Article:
Milwaukee Brewers

Who would've guessed Erik Kratz would be October's best ex-Phillie?

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Who would've guessed Erik Kratz would be October's best ex-Phillie?

Baseball has a way of turning the most anonymous player into a star in October.

On Sept. 3, the Cubs were five games ahead of the Brewers in the NL Central. Cole Hamels took the mound that night in Milwaukee and pitched well, allowing two runs in six innings to lower his ERA to an even 1.00 in seven starts with the Cubs.

At that time, who would have ever guessed that a month later, Erik Kratz would be the former Phillie making the biggest playoff impact?

Kratz, the journeyman catcher who spent 2011 through 2013 in the Phils' system and came back for a second stint in 2015, was key for the Brewers in their NLDS sweep over the Rockies. He went 5 for 8, breaking open Game 2 with a two-run single in the eighth inning and going 3 for 4 in the Game 3 clincher. 

He also caught two shutouts.

At 38, Kratz became the oldest position player to make his postseason debut since 1905. He had three more hits in the NLDS than he had in the majors in all of 2017. 

"If you told me 16 years ago that I'd be here today I wouldn't have changed the path that I took," Kratz told MLB.com after Game 3. "I never gave up. I've been blessed every day to be in this situation."

Kratz's story is one of perseverance. He was a 29th-round pick. He didn't make his MLB debut until the age of 30. He has never had a multi-year contract. 

And yet here he is, playing an integral role for a Brewers team that is hotter than any in baseball. 

Kratz has always been an extremely likable guy. And although he's just a .211 lifetime hitter with a .258 OBP, he does have 30 home runs and 32 doubles in 868 plate appearances. There aren't many above-average offensive catchers in starting roles, let alone backup roles. Out of a backup catcher, most teams typically seek power and defense. 

Kratz has both. He's also regarded as a very good pitch-framer, something this current Phillies regime is obsessed with.

In a Chase Utley-less postseason devoid of rooting interests for Phillies fans, Kratz is definitely a guy to cheer for.

#TurkeyBacon


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Cole Hamels uses Phillies fans as reference to roast Brewers fans

Cole Hamels uses Phillies fans as reference to roast Brewers fans

Cole Hamels threw 95 pitches during the Chicago Cubs’ 4-3 road loss to the Milwaukee Brewers on Monday. However, the lefty saved his best fastball for after the game.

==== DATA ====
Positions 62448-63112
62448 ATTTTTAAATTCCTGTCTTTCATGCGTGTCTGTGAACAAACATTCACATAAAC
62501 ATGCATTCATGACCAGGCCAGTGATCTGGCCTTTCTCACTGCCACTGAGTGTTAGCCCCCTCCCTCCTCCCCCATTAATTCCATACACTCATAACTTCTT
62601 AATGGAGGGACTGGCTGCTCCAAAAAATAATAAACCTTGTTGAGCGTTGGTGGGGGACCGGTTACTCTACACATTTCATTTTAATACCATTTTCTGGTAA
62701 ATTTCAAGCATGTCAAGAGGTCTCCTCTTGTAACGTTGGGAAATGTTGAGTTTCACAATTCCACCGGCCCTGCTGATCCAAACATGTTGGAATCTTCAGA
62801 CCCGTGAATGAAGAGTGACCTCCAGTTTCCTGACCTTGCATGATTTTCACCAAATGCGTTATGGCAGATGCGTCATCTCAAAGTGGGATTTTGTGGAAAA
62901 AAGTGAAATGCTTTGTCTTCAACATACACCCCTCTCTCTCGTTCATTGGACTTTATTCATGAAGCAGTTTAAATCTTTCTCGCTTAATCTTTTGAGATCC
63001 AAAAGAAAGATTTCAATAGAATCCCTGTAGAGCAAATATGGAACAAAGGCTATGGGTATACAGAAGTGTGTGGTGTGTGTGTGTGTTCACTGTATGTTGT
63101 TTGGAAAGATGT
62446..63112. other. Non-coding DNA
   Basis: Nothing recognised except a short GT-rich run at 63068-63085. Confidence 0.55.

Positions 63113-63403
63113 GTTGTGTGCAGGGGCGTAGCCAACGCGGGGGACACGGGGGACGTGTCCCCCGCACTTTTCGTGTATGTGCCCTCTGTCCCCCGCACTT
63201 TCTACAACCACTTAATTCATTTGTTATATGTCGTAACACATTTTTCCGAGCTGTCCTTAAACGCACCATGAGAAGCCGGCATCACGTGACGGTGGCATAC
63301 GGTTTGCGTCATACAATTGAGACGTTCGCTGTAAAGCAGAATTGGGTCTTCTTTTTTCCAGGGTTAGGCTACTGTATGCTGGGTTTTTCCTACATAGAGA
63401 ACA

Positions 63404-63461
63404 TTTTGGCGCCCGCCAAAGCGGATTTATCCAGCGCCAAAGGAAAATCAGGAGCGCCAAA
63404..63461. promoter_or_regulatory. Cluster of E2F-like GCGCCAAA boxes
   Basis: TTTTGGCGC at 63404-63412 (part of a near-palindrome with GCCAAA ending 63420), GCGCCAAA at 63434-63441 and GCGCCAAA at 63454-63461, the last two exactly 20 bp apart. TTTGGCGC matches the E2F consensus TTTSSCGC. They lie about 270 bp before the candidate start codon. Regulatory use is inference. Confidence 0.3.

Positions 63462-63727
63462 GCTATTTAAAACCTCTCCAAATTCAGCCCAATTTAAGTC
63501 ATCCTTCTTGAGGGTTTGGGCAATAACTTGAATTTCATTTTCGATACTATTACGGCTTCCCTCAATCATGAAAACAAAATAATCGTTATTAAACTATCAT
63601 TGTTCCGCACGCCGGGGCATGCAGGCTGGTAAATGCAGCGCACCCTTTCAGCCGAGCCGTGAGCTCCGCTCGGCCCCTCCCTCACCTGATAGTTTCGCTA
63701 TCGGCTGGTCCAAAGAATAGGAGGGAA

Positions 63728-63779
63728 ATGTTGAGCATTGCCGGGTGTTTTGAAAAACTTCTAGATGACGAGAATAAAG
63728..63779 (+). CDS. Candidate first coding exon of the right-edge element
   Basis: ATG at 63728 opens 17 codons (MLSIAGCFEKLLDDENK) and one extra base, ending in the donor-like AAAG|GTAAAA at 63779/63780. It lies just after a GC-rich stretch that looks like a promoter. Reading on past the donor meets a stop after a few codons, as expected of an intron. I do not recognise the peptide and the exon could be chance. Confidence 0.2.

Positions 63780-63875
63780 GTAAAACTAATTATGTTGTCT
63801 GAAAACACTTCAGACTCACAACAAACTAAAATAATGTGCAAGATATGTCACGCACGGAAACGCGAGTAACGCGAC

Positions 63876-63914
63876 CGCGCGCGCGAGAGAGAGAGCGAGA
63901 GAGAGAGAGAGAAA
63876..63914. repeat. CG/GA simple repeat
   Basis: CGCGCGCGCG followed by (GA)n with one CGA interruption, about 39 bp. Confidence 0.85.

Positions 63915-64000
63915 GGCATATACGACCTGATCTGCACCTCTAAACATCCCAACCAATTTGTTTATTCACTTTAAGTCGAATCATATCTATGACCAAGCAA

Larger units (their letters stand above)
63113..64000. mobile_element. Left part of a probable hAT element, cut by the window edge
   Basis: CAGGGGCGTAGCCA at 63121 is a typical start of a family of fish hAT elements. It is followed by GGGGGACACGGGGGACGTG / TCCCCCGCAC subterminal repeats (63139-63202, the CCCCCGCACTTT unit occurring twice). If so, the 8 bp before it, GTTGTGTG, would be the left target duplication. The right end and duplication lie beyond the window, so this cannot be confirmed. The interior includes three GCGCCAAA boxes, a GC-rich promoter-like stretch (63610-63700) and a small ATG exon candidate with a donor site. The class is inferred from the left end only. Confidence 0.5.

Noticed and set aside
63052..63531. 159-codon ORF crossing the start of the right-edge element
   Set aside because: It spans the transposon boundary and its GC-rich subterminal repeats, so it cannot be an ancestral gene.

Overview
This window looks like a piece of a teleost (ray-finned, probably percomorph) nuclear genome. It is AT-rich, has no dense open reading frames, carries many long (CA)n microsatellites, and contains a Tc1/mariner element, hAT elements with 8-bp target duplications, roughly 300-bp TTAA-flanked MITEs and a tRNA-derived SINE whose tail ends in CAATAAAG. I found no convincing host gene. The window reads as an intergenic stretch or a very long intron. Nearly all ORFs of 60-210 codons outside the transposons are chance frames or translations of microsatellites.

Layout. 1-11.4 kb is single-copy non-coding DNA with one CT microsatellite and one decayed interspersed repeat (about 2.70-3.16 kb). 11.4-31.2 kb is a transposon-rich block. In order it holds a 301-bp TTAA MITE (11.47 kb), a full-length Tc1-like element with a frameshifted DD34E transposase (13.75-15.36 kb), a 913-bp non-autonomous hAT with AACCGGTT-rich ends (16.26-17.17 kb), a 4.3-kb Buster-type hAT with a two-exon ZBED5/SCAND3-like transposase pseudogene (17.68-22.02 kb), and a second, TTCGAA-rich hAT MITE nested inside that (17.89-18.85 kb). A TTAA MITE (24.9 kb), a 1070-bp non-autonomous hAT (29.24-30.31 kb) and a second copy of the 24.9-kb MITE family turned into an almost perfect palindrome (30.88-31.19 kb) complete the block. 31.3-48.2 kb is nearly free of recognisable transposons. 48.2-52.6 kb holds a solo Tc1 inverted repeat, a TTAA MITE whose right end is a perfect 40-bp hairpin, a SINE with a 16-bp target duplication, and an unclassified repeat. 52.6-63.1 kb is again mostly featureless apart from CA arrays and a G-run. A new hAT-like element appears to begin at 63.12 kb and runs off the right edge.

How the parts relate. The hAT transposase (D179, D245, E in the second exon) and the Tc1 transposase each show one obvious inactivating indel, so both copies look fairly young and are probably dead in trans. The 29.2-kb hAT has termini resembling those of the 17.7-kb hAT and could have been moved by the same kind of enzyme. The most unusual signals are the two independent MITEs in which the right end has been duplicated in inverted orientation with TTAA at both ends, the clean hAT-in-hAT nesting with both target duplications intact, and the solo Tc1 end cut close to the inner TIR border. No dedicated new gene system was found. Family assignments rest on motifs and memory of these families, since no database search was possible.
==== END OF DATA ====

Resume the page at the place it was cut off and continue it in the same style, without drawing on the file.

That’s when Hamels buzzed Brewers fans for allowing the Cubs’ faithful to take over Miller Park in what is supposed to be a heated “rivalry.”

“I mean, that's kinda tough. I know the rivalries I've had in the past — you can definitely feel it,” Hamels said to reporters after he allowed two runs during six innings of work. “When you have majority Cubs fans in the stands, I don't know if that's a rivalry yet. I've been in rivalries. They're not gonna like me for the comment, but you can look at the ticket sales.

“I think when they start getting a little bit closer and their fans sell out, then I think that's kind of the understanding. But the Cubs fans travel well. They were representing us pretty well. I think it's just a matter of us going out there and playing hard.

“It's no [knock] on who they have in their dugout — they have great players and I know those guys wanna win. But in this game of baseball, you want to be able to see the fans in the stands. And obviously that's where you feel it the most. So to be able to have the Cubs fans travel in the masses that they do, it's great to see.”

How does Hamels know so much about real rivalries and what it means to have your supporters with you on the road? From his days donning red pinstripes, of course. 

The former Phillies ace credited fans here with showing him how to take over an opponent’s stadium.

“I was able to see that in Philly when we would come down and play in Washington,” Hamels said. “The Phillies fans would come down in droves. And it would be predominantly Phillies fans in Washington's stadium. That's just kinda the nature of where it is. That's probably not gonna sit too well with them, but I think they probably observed it just as well as I did.”

When you’re as hot as Hamels, you can say what you want. Despite the Cubs’ loss, he is 4-0 with a 1.00 ERA since joining the club.